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While you were sleeping: The things that changed on July 1


Low income earners and small business will be the main beneficiaries of tax changes that come into operation from July 1 and the start of the new financial year.

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The low and middle income tax offset was extended for another year in the May budget that will provide a tax break from up to $1080 when 2021/22 tax returns are lodged next year.

“This is more money to spend in local businesses, giving them the confidence to take on an extra worker, offer an extra shift or buy a new piece of equipment,” Treasurer Josh Frydenberg and Finance Minister Simon Birmingham said in a joint statement.

For businesses with an annual turnover below $50 billion their tax rate will fall to 25 per cent from 26 per cent, the last in a series of incremental reductions.

Bigger businesses will still be paying a tax rate of 30 per cent.

The turnover threshold for access to a range of small business tax concessions is also rising to $50 billion from $10 billion.

The May budget also announced the temporary loss carry-back regime will be extended by a further year.



– Changes to the Research and Development Tax Incentive, that include tax offsets and a rise in the eligibility cap to $150 million from $100 million a year

– Tax relief for small brewers and distillers through the excise remission scheme up to an annual cap of $350,000

– Granny flat arrangements will be exempt from capital gains tax


– Support for first home buyers and single parent families with the release of an additional 30,000 places to eligible applicants under the First Home Loan Deposit Scheme, the New Home Guarantee program, and the Family HomeGuarantee


– The government will require superannuation products to meet an annual objective performance test with funds that fail the test required to inform members, while persistently underperforming products will be prevented from taking on new members

– Self-managed superannuation funds to be made more flexible with the maximum number of allowable members increased from four to six

– The temporary reduction in superannuation minimum drawdown rates extended to the 2021/22 financial year


– A new independent body, the Financial Regulator Assessment Authority, will be established to review and report on the effectiveness and capability of the Australian Securities and Investments Commission and the Australian Prudential Regulation Authority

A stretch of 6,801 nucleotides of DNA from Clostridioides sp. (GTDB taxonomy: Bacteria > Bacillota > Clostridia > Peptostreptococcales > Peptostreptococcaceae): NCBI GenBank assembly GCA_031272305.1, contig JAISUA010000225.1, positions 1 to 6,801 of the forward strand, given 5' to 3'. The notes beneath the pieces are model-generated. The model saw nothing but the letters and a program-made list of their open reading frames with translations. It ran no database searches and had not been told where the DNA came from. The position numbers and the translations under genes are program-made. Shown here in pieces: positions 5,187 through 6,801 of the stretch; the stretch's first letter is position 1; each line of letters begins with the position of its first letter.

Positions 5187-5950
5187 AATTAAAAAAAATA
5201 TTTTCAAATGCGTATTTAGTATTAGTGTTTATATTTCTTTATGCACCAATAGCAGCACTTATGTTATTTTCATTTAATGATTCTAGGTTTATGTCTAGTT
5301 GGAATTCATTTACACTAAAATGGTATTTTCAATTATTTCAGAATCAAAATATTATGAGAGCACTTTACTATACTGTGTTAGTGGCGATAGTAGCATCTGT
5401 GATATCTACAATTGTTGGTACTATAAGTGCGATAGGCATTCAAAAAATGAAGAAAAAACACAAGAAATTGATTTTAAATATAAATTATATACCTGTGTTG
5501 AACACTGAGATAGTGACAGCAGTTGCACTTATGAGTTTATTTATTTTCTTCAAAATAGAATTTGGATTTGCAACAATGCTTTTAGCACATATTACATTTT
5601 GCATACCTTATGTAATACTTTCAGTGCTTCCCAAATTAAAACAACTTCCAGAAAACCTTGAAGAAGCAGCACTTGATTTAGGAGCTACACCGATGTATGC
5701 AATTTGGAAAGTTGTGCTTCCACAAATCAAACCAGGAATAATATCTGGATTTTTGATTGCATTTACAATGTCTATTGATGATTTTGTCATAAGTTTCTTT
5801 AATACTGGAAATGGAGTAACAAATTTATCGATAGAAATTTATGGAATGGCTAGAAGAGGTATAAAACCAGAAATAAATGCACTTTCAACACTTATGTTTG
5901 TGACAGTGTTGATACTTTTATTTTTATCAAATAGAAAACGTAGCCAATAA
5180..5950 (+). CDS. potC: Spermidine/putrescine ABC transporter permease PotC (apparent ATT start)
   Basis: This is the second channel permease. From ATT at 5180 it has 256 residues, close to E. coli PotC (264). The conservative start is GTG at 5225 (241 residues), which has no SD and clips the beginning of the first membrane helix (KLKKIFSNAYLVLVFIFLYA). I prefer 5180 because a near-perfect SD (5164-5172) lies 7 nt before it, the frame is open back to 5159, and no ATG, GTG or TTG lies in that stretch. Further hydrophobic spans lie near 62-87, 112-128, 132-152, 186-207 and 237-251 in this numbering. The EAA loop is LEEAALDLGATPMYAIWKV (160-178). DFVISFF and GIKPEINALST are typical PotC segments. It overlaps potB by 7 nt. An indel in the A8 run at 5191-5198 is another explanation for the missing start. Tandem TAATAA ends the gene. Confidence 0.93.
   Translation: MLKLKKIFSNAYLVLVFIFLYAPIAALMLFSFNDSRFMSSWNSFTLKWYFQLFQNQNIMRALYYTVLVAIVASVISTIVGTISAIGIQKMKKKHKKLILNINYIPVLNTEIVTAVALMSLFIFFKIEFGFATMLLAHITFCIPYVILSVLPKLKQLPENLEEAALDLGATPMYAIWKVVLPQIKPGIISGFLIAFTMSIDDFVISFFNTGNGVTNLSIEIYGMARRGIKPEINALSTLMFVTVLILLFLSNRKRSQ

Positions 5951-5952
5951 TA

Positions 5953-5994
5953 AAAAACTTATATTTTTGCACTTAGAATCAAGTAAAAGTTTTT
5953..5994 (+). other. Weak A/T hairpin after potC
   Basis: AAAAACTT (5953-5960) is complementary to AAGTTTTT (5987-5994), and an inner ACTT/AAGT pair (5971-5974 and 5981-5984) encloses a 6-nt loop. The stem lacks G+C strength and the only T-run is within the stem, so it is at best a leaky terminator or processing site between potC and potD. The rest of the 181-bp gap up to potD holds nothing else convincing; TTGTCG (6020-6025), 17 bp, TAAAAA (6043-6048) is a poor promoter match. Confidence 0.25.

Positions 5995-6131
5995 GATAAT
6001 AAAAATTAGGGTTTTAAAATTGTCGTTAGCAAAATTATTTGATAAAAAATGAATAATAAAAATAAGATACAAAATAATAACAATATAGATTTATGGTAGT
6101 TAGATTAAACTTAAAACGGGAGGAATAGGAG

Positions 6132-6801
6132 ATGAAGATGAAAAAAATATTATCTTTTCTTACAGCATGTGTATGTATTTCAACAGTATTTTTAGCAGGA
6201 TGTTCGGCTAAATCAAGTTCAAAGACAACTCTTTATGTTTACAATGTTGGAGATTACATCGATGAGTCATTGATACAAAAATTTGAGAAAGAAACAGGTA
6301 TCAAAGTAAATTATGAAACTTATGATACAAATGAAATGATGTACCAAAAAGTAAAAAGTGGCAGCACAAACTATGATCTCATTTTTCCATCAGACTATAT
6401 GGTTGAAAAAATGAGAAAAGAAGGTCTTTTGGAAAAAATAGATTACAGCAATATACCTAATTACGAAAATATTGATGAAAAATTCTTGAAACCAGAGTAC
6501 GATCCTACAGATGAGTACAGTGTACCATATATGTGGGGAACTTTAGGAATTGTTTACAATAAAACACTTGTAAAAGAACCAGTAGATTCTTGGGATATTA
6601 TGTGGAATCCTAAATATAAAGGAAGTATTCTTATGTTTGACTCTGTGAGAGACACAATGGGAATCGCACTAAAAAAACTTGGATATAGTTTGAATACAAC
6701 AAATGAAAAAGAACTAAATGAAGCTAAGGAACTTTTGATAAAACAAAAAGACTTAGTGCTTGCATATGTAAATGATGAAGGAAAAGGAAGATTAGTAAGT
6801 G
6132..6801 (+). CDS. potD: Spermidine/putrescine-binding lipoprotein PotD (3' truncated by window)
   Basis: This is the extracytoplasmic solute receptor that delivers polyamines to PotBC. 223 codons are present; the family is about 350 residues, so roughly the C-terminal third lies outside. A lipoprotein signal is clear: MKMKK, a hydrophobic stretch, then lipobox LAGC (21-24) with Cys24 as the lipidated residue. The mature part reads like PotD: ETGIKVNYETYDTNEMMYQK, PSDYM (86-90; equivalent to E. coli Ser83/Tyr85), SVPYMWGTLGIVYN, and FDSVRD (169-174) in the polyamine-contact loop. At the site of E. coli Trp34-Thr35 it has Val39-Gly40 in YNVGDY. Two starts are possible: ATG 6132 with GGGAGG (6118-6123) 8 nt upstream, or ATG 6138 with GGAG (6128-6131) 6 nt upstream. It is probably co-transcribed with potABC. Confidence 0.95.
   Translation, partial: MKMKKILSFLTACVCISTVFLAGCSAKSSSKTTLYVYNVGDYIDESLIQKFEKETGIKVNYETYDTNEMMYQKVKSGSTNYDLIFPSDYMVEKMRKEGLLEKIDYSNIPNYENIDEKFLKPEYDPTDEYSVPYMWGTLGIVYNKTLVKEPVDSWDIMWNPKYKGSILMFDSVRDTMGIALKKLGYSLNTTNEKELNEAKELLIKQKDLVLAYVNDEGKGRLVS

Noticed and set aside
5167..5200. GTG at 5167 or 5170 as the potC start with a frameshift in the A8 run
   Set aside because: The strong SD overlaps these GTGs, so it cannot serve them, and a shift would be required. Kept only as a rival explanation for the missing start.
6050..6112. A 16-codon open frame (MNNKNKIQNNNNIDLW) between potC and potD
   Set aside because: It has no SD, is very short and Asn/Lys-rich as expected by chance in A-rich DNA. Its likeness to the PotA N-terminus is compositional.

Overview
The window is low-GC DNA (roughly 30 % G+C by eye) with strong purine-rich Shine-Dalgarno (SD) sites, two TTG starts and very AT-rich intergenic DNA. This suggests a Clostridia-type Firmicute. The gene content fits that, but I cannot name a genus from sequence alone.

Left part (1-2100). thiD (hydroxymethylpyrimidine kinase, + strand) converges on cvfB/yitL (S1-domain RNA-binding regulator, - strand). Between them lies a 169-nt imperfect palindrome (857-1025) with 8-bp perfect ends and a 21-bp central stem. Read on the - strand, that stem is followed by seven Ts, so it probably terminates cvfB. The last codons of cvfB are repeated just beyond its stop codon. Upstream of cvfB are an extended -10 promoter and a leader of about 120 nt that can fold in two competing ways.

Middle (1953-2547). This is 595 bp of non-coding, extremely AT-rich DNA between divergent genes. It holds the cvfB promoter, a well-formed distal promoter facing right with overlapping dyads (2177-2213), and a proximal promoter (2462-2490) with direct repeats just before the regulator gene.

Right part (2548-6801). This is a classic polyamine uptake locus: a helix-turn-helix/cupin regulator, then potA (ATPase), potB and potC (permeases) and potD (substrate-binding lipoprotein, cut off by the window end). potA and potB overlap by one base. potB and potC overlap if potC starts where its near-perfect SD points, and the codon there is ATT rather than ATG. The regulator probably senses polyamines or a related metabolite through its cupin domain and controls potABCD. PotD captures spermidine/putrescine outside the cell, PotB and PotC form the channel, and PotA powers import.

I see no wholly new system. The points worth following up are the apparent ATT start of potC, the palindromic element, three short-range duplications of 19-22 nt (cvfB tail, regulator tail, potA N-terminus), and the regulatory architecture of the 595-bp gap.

– Regulation to lower compliance costs

– New measures to prohibit the deduction of ongoing advice fees from MySuper products and to increase the transparency of fees to members

– Royal commission recommendation that individuals be ‘stapled’ to a single super account will start on November 1


– Automatic mutual recognition of occupational tradie and skilled worker licences comes into effect across NSW, Victoria, ACT and NT that allows workers – including plumbers, builders and architects – to operate across jurisdictions

– Extension of the Junior Minerals Exploration Incentive by four years to incentivise new investment in small minerals exploration companies undertaking greenfields minerals exploration in Australia

– Changes to the Franchising Code of Conduct, including a better balance of rights for franchisors and franchisees and improve access to justice though additional, more efficient dispute resolution processes

– Improving payment times for suppliers in government contract supply chains. Large businesses with contracts valued above $4 million required to pay their suppliers with subcontracts of up to $1 million within 20 calendar days, or pay interest

– Further rollout of Open Banking that will allow more Australians to be able to securely access and share their banking data to access better value products and services

– Providers of debt management services will be required to hold an Australian credit licence and meet ongoing obligations imposed on licensees.

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